The following is a continuation of “Tales of the Irish Civil War- 1922” by
Dick Hornidge of Tulfarris.
“I was walking with Betsy on the brow of the hill that arose steeply behind Tinode. To the east, under a scattering of white clouds, the heather covered peak of Mullaghcleevaun reached through the mist that shrouded Ballyknockan Bog.
Suddenly, a small rabbit with a white tipped tail darted from behind a bush and scampered down the path in a series of zigzags. Then came Betsy, nose to the ground, her long ears dragging in the dew laden grass.
“Betsy! You’ll never catch it. Come on back before you have a heart attack,” I cried.
She flopped down on the path, gasping for breath as I hugged her. Betsy was my faithful companion when I visited my grandparents. Together we explored the wildflower-covered hillsides and the shadowy paths that wound through the dense woods. At night she slept on my bed and at mealtime sat hopefully by my chair.
We ran down the hill, my wellingtons making sucking noises as I pulled them out of the mud. The tall chimneys and gray slate roofs of Tinode appeared when we rounded the next bend. My grandparents’ home was a stately, three-storied Victorian building nestled into the hillside with a sweeping view of the valley below. The carefully tended lawns and gardens and reforested hillsides gave me a comforting sense of order and permanence. I could not imagine a world without Tinode. I enjoyed exploring the many rooms and passageways of the house. When I walked down the long
corridor that led to the library the ancestors gazed down on me from their portraits. Their eyes followed me all the way to the library door. My reading was elementary, but I did enjoy looking at pictures in the English periodicals, many of steeplechases with horses sailing over jumps. The drawings in “Punch” were also fun to look at, but I didn’t understand many of the jokes. My favorite book was the three-volume history of the Indian Mutiny with blood curdling pictures of Sepoys attacking English soldiers. Racing trophies, won by grandfather’s horse Dainty, lined a side table. He was currently on duty with his regiment in Ceylon. When I snuggled into the deep upholstered chair
Betsy climbed onto my bony lap but quickly slid sideways onto the softness of the seat. There was plenty of room for both of us. When I looked up at the shelves of leather bound volumes and the oak paneled walls I felt content and safe.
We continued down the path where the morning sun shone through the overhanging trees and the shadows ran before us. At the end we entered a lane bordered on each side by hedges of blackberry bushes. It led into the yard where a beaten up old lorry stood near the kitchen entrance. A bored IRA trooper, a bandoleer crammed full of bullets across his chest, stood guard. He waved his hand and grinned at me in a friendly fashion.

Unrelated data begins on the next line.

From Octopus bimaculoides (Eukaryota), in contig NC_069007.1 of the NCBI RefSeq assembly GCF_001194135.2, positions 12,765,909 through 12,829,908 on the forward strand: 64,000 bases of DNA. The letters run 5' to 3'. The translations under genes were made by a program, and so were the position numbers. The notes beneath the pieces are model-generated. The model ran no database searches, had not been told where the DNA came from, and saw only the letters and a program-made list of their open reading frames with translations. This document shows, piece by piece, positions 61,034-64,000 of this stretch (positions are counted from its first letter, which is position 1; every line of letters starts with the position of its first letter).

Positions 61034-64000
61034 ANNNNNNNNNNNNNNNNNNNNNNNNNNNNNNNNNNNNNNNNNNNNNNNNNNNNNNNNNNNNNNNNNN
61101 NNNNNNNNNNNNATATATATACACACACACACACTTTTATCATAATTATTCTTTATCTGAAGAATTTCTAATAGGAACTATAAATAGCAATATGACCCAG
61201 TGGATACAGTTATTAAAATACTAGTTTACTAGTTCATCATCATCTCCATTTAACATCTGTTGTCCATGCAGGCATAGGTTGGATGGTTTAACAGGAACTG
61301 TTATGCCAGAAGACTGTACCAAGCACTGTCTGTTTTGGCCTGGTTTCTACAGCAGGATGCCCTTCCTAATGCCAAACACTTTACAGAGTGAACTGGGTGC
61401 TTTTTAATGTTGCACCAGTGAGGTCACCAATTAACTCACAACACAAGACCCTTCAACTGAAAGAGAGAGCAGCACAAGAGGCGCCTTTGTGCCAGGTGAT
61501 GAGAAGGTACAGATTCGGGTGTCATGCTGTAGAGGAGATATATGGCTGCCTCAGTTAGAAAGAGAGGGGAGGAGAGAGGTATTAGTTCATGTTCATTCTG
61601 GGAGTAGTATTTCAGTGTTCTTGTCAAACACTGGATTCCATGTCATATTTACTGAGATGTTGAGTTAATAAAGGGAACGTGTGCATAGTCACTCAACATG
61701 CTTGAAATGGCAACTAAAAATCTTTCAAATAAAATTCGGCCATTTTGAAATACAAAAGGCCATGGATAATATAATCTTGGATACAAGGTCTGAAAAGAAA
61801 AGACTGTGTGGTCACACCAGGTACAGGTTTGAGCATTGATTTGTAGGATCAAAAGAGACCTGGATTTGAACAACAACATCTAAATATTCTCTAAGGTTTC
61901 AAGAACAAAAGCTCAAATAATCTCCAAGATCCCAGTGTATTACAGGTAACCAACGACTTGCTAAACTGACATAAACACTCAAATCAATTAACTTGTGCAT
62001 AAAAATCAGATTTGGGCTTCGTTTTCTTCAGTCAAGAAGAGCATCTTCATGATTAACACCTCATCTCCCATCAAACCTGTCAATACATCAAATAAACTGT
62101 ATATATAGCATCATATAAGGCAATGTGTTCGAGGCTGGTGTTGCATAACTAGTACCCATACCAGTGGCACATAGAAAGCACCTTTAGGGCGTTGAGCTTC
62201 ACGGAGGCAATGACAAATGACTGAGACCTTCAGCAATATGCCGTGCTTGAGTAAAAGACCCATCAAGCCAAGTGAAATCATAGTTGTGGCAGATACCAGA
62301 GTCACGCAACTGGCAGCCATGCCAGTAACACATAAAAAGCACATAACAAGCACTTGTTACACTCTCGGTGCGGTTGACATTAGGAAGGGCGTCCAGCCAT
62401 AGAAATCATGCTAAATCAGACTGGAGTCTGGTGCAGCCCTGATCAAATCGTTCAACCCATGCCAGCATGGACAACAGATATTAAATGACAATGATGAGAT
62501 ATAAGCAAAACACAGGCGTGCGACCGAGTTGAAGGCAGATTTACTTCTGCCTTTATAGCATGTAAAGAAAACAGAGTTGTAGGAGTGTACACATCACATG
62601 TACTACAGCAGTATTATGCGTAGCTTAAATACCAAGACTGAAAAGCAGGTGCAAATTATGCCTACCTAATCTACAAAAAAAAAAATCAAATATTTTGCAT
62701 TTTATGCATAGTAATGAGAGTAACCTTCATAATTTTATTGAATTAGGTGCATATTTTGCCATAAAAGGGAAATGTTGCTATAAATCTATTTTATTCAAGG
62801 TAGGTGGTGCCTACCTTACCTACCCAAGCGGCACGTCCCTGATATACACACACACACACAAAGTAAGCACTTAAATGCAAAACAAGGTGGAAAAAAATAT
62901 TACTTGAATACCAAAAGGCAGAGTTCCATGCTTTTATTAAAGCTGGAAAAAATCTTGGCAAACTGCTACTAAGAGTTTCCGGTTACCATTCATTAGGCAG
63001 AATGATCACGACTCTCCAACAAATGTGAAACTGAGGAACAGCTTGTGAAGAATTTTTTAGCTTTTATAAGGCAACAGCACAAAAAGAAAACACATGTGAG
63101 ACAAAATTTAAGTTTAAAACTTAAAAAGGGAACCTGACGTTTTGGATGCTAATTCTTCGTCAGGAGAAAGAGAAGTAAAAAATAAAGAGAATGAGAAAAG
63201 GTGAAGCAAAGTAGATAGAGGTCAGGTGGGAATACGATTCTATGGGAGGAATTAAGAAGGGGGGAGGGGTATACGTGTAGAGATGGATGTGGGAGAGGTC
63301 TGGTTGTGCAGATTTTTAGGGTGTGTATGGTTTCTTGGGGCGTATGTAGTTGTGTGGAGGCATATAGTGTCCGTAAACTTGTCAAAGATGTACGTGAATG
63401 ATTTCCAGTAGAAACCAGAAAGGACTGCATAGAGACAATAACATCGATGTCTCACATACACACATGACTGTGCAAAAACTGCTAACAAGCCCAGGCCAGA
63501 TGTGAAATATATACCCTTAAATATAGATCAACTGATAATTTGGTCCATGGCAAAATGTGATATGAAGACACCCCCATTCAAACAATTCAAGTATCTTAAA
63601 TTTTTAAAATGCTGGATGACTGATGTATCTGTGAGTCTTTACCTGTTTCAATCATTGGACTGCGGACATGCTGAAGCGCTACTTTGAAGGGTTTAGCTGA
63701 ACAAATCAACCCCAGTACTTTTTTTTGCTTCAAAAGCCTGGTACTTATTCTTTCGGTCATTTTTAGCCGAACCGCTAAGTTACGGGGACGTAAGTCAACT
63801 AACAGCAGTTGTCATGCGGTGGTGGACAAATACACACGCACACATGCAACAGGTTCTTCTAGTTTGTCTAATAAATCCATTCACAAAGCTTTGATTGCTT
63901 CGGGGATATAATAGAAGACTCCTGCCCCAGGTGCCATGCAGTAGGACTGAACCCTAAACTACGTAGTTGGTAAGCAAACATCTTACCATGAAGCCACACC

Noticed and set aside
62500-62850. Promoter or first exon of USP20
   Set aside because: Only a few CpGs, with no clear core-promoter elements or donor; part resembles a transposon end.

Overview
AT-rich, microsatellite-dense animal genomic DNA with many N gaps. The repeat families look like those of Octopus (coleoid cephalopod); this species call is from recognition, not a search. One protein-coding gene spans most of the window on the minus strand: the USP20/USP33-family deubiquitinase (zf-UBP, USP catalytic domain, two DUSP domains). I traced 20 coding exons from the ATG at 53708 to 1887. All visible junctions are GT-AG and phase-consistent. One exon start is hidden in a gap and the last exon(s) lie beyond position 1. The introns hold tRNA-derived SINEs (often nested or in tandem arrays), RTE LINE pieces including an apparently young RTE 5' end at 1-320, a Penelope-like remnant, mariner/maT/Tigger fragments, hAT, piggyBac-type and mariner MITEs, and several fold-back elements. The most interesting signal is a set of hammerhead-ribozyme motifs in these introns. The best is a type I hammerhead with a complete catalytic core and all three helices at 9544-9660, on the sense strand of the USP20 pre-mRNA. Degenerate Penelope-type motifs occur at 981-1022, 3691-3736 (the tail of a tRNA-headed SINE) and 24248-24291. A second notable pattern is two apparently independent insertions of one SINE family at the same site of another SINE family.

My grandparents regarded the IRA as lawless rebels who belonged in prison, but there was little they could do to prevent these visitations. I looked upon the IRA as my friends. Most of them were good-natured farm boys who laughed and joked with me. When they came to Tinode it meant fun and excitement. I was careful to hide these feelings from my grandparents.
As I entered the back door, on my way to the kitchen, I saw my grandmother coming from the opposite direction. She strode into the kitchen just ahead of me.
Grandmother’s life revolved around horses and she spent much of her time riding at hunts or exhibiting horses in show rings. This life style contributed to her ruddy out-of-doors complexion, strong but sensitive hands and erect carriage. She had a quick temper that could erupt suddenly with people, but she had unlimited gentleness and patience with horses. The family had learned the warning signs and knew when to stay out of her way. During baby talk when I was very young, I must have called her something that sounded like Donna. The name stuck, so now all the family called her
In the kitchen Donna stood at one side of the table scanning the faces of the six or seven IRA men nursing their mugs of strong black tea.
“Who’s in charge?”, she demanded. “It’s usually Plunket, but I don’t see him.”
A tall man with piercing blue eyes, sitting at the far end of the table, stood up. “Plunket was unwell, so the commandment put me in charge,” he explained. By his accent he plainly came from another county.
“And where are you from? Donna enquired.
“Sure I’am from Donegal,”
I was standing beside Donna and saw her tenseness when the blue eyed man said he was from the north. Her eyes narrowed and I heard her sudden intake of breath. The news had disturbed her deeply, but I didn’t understand why.
“Well, enjoy your tea. Then I trust you’ll be on your way.”
“That we will mam. And thank ye kindly for the tay.” The blue eyed man smiled as he thanked Donna.
He sounded polite and appreciative. During the afternoon walk with Betsy I was puzzled over Donna’s alarm when she heard the blue eyed man came from out of the county.
The food for dinner, in covered dishes, was already on the sideboard when we sat down at the large dinner table which could seat the entire hunt club at their annual banquet. Molly served the roast lamb, potatoes and peas. As we were finishing the first course I decided to question Donna.
“Why were you so upset this morning, Donna, when the blue eyed man said he was from County Donegal?”
She did not answer immediately. Her fingers drummed nervously on the table as she peered at the flickering candles. Finally she turned to me.
“The IRA often bring in a man from the outside when they’re planning something, and I got involved in some local politics,” she said abruptly. “Molly you can bring on the sweet now.”
Her brief and vague reply only puzzled me more and explained nothing. Molly removed the first course dishes and served the sweet. We retired to the drawing room where Donna drank her coffee.
She briefly became more animated as we discussed my upcoming first term at prep school in the autumn. But again drew within herself and gazed absently at the ceiling when it neared bedtime.